DNS servers at DTU Fysik

Domains at DTU Fysik

We serve Domain Name Service (DNS) information for our main domain as well as some subsidiary domains:


DNS server configuration

The DNS configuration files:

  • Named configuration file /var/named/chroot/etc/named.conf (soft-linked as /etc/named.conf).

  • Domain DNS zone files for each domain are located in /var/named/chroot/var/named/ (soft-linked as /etc/named/).

    Reverse-DNS is the lookup of IP-addresses to DNS-names, configured in the files *.in-addr.arpa.

Our authoritative DNS server is:

<XXX>.fysik.dtu.dk (130.225.86.XX)

Secondary DNS slave servers:


DNS serial number and Time-To-Live (TTL)

In each DNS zone file there is a DNS serial number and Time-To-Live (TTL) listed at the top, for example:

$TTL 86400
@ IN SOA      XXX.fysik.dtu.dk. postmaster.fysik.dtu.dk. (
              2010120900              ; serial number = today's date + 2 bytes
              3600                    ; refresh every hour
              600                     ; retry every 10 minutes
              604800                  ; expire after a week
              86400 )                 ; default of 1 day

DNS server security

For reasons of security, our authoritative DNS servers can not be used for looking up other domains than our own ones (also called recursive DNS lookups). We have DNS caches on our internal networks for this purpose.

The security reasons for this choice are described in D. J. Bernstein’s paper The importance of separating DNS caches from DNS servers.

RedHat DNS server security

RedHat Enterprise Linux uses SELinux to create a secure DNS server environment. In the man named man-page you will find the following description:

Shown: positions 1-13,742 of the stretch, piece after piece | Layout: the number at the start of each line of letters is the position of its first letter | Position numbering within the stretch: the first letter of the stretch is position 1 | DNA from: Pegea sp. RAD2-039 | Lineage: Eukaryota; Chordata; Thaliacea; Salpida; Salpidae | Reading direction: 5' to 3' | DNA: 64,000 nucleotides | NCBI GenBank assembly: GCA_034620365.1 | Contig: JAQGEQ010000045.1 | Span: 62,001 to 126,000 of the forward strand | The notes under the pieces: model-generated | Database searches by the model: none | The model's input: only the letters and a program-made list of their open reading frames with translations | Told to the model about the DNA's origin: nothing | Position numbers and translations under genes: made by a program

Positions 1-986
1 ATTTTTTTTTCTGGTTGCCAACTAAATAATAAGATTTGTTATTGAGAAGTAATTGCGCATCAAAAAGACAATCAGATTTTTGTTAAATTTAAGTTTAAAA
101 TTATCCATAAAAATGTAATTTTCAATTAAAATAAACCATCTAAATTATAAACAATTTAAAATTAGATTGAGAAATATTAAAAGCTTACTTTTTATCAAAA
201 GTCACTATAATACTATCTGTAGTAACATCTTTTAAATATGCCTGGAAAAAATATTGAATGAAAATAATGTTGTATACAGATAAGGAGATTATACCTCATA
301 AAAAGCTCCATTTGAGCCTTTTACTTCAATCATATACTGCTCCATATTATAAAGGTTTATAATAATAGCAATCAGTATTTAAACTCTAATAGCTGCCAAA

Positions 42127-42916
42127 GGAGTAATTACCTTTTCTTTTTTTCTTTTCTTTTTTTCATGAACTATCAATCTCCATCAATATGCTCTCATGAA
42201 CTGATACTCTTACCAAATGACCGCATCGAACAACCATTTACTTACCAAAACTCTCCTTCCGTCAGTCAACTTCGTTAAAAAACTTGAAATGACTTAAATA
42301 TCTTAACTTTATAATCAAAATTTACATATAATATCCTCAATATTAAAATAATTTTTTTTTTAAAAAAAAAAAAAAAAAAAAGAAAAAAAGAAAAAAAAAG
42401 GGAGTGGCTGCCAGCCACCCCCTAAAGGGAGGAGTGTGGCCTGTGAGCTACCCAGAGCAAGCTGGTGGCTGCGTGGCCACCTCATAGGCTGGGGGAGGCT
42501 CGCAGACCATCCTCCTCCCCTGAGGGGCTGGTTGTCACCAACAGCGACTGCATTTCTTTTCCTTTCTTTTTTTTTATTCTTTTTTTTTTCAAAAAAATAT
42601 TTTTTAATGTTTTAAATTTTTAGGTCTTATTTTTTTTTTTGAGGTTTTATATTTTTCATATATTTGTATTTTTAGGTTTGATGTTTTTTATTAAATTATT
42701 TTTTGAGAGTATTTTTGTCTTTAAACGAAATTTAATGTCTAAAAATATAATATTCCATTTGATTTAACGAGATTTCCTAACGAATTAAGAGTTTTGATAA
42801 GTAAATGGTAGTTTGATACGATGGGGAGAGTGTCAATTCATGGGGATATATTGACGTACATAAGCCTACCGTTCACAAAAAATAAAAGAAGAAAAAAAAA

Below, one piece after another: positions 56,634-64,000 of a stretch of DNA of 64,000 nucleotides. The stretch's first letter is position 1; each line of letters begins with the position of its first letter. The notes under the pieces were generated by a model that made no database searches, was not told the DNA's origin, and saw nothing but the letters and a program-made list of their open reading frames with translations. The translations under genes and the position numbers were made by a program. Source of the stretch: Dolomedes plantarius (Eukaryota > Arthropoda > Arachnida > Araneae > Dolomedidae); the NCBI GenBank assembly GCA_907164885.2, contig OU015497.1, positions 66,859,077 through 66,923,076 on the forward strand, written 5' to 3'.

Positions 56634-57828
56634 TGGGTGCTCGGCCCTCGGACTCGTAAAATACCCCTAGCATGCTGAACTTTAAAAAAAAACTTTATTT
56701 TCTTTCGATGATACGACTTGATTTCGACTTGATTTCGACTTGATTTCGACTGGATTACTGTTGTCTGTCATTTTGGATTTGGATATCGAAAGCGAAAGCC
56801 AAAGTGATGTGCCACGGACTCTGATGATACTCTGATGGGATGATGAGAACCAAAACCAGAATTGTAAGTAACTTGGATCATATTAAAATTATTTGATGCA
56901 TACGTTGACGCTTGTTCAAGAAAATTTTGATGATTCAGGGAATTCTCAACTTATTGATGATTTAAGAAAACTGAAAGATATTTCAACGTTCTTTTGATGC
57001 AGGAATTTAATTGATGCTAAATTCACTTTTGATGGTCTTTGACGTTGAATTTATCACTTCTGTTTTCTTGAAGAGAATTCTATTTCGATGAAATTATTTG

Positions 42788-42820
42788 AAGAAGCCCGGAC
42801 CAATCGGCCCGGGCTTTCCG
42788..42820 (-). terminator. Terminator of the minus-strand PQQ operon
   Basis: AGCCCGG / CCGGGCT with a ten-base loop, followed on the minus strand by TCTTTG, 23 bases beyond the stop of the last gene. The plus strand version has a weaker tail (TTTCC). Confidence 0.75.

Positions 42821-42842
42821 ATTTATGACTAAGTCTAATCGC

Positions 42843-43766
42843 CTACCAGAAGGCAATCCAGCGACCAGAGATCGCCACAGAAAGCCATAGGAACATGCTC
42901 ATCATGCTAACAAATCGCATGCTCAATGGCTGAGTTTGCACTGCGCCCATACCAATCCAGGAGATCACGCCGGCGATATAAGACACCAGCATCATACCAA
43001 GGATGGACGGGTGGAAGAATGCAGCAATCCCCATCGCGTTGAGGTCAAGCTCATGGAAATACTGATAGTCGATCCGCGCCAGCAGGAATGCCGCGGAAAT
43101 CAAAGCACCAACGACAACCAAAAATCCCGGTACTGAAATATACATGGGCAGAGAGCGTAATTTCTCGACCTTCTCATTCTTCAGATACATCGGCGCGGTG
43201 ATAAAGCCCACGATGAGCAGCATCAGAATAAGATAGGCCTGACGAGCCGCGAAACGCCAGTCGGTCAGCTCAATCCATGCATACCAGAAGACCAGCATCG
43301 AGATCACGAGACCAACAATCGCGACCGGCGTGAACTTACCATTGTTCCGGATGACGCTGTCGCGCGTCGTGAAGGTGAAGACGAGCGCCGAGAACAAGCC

Red Hat SELinux BIND Security Profile

By default, Red Hat ships BIND with the most secure SELinux policy that will not prevent normal BIND operation and will prevent exploitation of all known BIND security vulnerabilities . See the selinux(8) man page for information about SElinux.

It is not necessary to run named in a chroot environment if the Red Hat SELinux policy for named is enabled. When enabled, this policy is far more secure than a chroot environment.

With this extra security comes some restrictions: By default, the SELinux policy does not allow named to write any master zone database files. Only the root user may create files in the $ROOTDIR/var/named zone database file directory (the options {"directory" } option), where $ROOTDIR is set in /etc/sysconfig/named. The named group must be granted read privelege to these files in order for named to be enabled to read them. Any file created in the zone database file directory is automatically assigned the SELinux file context named_zone_t.

By default, SELinux prevents any role from modifying named_zone_t files; this means that files in the zone database directory cannot be modified by dynamic DNS (DDNS) updates or zone transfers. The Red Hat BIND distribution and SELinux policy creates two directories where named is allowed to create and modify files: $ROOTDIR/var/named/slaves and $ROOTDIR/var/named/data. By placing files you want named to modify, such as slave or DDNS updateable zone files and database / statistics dump files in these directories, named will work normally and no further operator action is required. Files in these directories are automatically assigned the named_cache_t file context, which SELinux allows named to write.

You can enable the named_t domain to write and create named_zone_t files by use of the SELinux tunable boolean variable named_write_master_zones, using the setsebool(8) command or the system-config-security GUI. If you do this, you must also set the ENABLE_ZONE_WRITE variable in /etc/sysconfig/named to 1 / yes to set the ownership of files in the $ROOTDIR/var/named directory to named:named in order for named to be allowed to write them.